There is no substitute for a culture of integrity in organizations. Compliance alone with the law is not enough. History shows that those who make a practice of skating close to the edge always wind up going over the line. A higher bar of ethics performance is necessary. That bar needs to be set and monitored in the boardroom.  ~J. Richard Finlay writing in The Globe and Mail.

Sound governance is not some abstract ideal or utopian pipe dream. Nor does it occur by accident or through sudden outbreaks of altruism. It happens when leaders lead with integrity, when directors actually direct and when stakeholders demand the highest level of ethics and accountability.  ~ J. Richard Finlay in testimony before the Standing Committee on Banking, Commerce and the Economy, Senate of Canada.

The Finlay Centre for Corporate & Public Governance is the longest continuously cited voice on modern governance standards. Our work over the course of four decades helped to build the new paradigm of ethics and accountability by which many corporations and public institutions are judged today.

The Finlay Centre was founded by J. Richard Finlay, one of the world’s most prescient voices for sound boardroom practices, sanity in CEO pay and the ethical responsibilities of trusted leaders. He coined the term stakeholder capitalism in the 1980s.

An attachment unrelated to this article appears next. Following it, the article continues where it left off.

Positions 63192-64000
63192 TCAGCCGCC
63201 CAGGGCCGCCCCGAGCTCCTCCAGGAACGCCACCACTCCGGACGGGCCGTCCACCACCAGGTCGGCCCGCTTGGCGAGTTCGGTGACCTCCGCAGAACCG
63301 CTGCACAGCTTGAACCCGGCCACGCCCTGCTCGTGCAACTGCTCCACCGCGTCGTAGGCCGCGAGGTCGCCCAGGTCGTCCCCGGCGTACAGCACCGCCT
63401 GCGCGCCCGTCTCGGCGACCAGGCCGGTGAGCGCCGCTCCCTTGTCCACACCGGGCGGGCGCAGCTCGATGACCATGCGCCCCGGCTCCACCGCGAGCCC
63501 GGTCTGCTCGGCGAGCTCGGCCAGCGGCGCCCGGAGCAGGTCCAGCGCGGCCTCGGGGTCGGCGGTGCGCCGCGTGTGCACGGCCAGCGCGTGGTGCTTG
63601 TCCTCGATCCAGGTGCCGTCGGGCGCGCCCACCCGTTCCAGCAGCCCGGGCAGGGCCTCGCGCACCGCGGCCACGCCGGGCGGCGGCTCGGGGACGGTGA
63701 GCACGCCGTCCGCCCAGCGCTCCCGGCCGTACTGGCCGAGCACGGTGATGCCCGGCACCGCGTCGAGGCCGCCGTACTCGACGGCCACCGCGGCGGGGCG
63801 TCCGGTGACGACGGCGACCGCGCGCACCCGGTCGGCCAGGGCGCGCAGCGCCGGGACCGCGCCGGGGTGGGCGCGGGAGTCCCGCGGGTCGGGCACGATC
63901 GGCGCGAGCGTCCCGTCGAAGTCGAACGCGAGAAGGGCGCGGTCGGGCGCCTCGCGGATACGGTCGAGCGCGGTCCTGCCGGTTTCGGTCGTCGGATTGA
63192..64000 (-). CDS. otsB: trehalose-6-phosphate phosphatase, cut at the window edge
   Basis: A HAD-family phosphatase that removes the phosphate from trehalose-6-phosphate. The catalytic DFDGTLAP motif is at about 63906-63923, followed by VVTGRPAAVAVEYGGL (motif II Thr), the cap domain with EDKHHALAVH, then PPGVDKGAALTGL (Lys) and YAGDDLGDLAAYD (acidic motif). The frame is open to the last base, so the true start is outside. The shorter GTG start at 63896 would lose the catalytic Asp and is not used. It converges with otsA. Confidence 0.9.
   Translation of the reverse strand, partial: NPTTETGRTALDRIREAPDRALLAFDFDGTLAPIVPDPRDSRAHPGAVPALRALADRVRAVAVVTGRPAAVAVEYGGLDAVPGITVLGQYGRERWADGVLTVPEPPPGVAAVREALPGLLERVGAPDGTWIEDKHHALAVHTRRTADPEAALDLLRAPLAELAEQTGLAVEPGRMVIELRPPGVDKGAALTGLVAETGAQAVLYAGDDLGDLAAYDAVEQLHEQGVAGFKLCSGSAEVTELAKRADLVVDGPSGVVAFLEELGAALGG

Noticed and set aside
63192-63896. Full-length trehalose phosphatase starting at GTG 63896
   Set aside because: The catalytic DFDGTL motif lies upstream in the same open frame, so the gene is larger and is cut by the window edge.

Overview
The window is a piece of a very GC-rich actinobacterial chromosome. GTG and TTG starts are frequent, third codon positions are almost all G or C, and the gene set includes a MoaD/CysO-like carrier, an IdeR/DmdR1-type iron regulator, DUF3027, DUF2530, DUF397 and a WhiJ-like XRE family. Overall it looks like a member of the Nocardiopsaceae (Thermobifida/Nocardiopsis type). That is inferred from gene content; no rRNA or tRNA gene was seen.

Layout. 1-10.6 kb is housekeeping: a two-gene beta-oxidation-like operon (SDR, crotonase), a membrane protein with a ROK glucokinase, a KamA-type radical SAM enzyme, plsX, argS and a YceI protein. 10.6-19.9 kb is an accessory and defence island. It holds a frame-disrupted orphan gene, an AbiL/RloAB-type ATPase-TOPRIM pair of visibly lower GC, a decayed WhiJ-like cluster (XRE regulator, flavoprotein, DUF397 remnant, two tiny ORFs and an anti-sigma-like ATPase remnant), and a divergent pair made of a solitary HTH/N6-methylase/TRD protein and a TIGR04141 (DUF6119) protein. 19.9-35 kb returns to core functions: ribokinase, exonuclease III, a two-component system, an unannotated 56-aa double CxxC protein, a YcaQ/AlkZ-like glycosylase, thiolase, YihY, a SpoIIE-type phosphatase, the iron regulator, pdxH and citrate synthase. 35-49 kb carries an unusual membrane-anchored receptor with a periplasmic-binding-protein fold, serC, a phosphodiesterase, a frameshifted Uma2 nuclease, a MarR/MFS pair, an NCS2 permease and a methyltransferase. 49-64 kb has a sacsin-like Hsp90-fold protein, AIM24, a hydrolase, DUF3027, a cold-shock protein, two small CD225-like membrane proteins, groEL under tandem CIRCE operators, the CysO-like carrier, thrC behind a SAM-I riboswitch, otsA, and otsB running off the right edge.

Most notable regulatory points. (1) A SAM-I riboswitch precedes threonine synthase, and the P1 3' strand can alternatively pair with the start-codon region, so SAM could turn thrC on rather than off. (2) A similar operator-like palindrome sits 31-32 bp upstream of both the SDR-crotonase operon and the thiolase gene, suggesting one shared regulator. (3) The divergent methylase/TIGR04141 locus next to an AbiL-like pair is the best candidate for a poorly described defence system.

We pioneered the attributes of environmental responsibility, social purposefulness and successful governance decades before the arrival of ESG. Today we are trying to rebuild the trust that many dubious ESG practices have shattered. 


We were the first to predict seismic boardroom flashpoints and downfalls and played key roles in regulatory milestones and reforms.

We’re working to advance the agenda of the new boardroom and public institution of today: diversity at the table; ethics that shine through a culture of integrity; the next chapter in stakeholder capitalism; and leadership that stands as an unrelenting champion for all stakeholders.

Our landmark work in creating what we called a culture of integrity and the ethical practices of trusted organizations has been praised, recognized and replicated around the world.


Our rich institutional memory, combined with a record of innovative thinking for tomorrow’s challenges, provide umatached resources to corporate and public sector players.

Trust is the asset that is unseen until it is shattered.  When crisis hits, we know a thing or two about how to rebuild trust— especially in turbulent times.

We’re still one of the world’s most recognized voices on CEO pay and the role of boards as compensation credibility gatekeepers. Somebody has to be.

outrage 12.jpgOnce again, a whirlwind is about to separate American homeowners from their homes. While the devastation of Hurricane Katrina was an act of nature, the disaster involving subprime lending was entirely man-made. Mortgage foreclosures are proceeding at record levels, especially in states like Florida, Ohio and Pennsylvania. It is feared that millions of families will lose their homes. The companies involved in the lending, after making huge profits, are themselves teetering on failure.